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Husband, Wife Indicted as Cuban Agents
A husband and wife who work at Florida International University were indicted by a federal grand jury Monday on charges of being covert agents of Cuba.
Carlos and Elsa Alvarez are being held in jail, pending a bail hearing. They have not entered a plea, but their lawyer told local reporters that they were not guilty. Carlos Alvarez is an associate professor of educational leadership and policy studies. Elsa Alvarez is a social worker in the university's counseling center.
A spokesman for Florida International said Monday night that they had been placed on paid leave, pending further developments.
The indictment released by the Department of Justice states that the couple reported to Cuban officials about actions of the anti-Castro movement in the United States and recruited "young people" of Cuban descent to be spies for the Castro government. The indictment and press release did not indicate whether these recruitment activities involved the couple's university positions, but the Associated Press quoted federal prosecutors as saying that Carlos Alvarez had organized exchange trips to Cuba with the goal of indoctrinating students.
The charges are less severe than espionage. According to a press release issued by the U.S. attorney's office in Miami, the charge of being a covert agent carries with a maximum sentence of 10 years in prison and a $250,000 fine.
Mark Riordan, director of media relations at Florida International, said that Carlos Alvarez had worked at the university since 1974 and has tenure. His wife has worked at the university since 1990. Riordan said that the university had no indication until Monday of anything unusual about either Alvarez. Leaders of Miami's influential anti-Castro movement have never held back from criticizing people at the university and elsewhere who they believe are sympathetic to the Cuban leader, but Riordan said that there had never been such complaints about either Alvarez.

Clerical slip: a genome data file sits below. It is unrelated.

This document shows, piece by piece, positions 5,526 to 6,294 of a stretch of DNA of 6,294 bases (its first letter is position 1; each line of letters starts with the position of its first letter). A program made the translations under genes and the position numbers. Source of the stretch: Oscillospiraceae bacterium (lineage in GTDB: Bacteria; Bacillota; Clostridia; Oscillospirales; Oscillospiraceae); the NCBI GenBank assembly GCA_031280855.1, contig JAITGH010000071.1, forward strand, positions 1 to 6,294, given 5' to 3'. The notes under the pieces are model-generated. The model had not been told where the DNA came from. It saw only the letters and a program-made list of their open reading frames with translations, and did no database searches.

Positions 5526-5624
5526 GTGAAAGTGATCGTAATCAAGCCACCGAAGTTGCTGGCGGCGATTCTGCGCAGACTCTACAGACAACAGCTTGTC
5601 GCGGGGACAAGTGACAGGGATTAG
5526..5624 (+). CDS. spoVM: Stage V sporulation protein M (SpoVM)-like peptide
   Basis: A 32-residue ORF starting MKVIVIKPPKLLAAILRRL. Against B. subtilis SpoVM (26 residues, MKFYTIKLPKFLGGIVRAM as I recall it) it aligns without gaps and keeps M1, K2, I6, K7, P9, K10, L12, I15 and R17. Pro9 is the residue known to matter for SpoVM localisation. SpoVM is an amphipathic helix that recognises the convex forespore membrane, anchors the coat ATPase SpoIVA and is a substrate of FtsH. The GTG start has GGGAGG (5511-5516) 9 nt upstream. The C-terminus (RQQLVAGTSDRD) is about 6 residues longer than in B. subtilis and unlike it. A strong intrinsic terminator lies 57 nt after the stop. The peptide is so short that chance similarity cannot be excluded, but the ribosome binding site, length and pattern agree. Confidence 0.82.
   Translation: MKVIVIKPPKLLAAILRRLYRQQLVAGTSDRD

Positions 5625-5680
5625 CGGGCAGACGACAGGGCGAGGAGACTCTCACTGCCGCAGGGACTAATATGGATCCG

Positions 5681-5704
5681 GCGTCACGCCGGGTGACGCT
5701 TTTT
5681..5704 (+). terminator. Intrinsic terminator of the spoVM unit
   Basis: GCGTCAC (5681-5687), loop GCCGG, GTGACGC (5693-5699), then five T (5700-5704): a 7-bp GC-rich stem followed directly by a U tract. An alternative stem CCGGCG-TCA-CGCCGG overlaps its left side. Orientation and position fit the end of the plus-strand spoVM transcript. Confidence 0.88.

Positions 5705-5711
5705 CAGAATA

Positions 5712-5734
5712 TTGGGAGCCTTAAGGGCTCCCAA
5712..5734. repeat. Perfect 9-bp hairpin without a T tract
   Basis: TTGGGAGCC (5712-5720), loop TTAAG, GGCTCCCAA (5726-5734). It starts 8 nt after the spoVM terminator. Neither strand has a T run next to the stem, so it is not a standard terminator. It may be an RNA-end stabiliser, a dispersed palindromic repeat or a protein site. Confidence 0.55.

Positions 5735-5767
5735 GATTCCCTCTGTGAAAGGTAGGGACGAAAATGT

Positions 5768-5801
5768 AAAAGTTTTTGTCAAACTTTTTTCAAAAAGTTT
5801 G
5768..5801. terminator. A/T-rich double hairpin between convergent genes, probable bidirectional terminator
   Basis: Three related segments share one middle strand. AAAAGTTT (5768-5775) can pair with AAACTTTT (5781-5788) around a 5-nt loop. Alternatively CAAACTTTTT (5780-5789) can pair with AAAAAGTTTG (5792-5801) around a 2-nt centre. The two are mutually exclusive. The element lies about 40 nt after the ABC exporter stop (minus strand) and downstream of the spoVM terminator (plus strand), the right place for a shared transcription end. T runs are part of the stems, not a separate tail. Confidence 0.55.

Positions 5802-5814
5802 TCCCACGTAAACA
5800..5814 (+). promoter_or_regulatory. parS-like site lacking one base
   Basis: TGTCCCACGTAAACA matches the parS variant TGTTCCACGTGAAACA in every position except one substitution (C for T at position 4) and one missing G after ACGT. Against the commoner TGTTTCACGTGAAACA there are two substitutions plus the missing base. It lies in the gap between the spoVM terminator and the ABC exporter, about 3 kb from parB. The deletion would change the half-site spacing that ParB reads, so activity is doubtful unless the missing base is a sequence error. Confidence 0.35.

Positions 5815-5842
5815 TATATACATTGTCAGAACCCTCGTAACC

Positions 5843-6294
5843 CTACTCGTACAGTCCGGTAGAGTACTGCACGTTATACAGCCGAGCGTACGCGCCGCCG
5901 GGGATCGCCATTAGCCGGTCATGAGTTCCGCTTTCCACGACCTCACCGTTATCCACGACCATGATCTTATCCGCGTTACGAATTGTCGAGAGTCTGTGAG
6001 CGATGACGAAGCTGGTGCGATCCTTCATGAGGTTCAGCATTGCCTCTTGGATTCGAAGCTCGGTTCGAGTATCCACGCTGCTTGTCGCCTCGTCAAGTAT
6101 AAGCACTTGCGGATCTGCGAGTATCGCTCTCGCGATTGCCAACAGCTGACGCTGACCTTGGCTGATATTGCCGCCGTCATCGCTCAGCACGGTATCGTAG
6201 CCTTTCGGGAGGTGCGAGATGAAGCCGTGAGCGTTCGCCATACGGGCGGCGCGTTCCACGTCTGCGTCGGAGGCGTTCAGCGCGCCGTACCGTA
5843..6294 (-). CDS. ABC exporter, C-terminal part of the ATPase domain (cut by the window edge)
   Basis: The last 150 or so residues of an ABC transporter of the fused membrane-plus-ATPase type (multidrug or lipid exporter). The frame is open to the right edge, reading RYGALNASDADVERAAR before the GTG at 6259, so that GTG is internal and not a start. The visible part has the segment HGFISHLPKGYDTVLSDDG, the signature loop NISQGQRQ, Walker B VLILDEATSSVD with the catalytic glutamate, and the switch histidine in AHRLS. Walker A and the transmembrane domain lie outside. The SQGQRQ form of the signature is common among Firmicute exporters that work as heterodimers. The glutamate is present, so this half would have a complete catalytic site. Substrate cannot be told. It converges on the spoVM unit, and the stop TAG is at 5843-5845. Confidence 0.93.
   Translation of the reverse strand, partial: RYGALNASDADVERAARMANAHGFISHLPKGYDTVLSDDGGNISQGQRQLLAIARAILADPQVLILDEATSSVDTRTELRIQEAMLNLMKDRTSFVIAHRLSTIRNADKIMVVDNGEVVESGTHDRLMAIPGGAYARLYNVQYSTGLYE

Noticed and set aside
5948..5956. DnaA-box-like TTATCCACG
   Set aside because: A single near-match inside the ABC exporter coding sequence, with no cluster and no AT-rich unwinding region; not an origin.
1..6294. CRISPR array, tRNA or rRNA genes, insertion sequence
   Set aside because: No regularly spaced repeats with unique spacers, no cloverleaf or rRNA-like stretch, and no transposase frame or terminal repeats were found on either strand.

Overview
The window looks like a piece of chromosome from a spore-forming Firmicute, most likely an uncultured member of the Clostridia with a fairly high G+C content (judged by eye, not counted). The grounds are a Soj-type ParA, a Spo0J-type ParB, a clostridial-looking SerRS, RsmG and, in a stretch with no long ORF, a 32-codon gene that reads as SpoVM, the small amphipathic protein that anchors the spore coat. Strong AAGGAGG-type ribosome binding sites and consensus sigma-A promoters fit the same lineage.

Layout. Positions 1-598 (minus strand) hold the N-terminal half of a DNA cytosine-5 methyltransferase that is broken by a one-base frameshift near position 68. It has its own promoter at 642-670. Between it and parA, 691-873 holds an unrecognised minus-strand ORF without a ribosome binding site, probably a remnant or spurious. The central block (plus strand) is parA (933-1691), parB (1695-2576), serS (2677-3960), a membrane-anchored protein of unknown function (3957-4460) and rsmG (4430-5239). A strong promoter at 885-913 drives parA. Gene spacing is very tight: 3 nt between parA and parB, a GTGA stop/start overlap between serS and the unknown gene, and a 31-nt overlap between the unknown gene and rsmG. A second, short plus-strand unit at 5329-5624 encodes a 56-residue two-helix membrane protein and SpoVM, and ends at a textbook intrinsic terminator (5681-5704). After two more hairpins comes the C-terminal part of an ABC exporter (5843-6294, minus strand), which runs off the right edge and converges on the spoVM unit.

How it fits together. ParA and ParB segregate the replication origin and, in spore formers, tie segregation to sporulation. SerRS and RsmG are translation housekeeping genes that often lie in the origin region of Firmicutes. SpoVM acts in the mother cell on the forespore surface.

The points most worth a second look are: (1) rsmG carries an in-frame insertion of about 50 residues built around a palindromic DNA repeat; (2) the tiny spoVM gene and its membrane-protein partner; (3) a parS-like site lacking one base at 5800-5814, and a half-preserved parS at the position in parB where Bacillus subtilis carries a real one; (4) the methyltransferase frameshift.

The university has retained Roberto Martinez, a former U.S. attorney, to provide guidance on how to handle the case.
The indictments come a month after a federal jury cleared Sami Al-Arian, a former professor at the University of South Florida, of some of the charges he faced related to allegations that he had helped terrorist groups. The jury deadlocked on other charges, and Al-Arian remains behind bars. South Florida fired Al-Arian in 2003, shortly after he was indicted, and many faculty leaders have argued ever since that the university denied him due process in stripping him of a tenured position.
Riordan said that Florida International hoped to handle the situation in a way that respected the relevant rights of all involved. "Obviously as a result of the Sami Al-Arian case, there's a sensitivity to these kinds of issues in Florida, and all across the country," he said. "In the end our actions are going to be measured by the standards of: Did we act consistent with the U.S. Constitution and due process while at the same time protecting the interest of this government."
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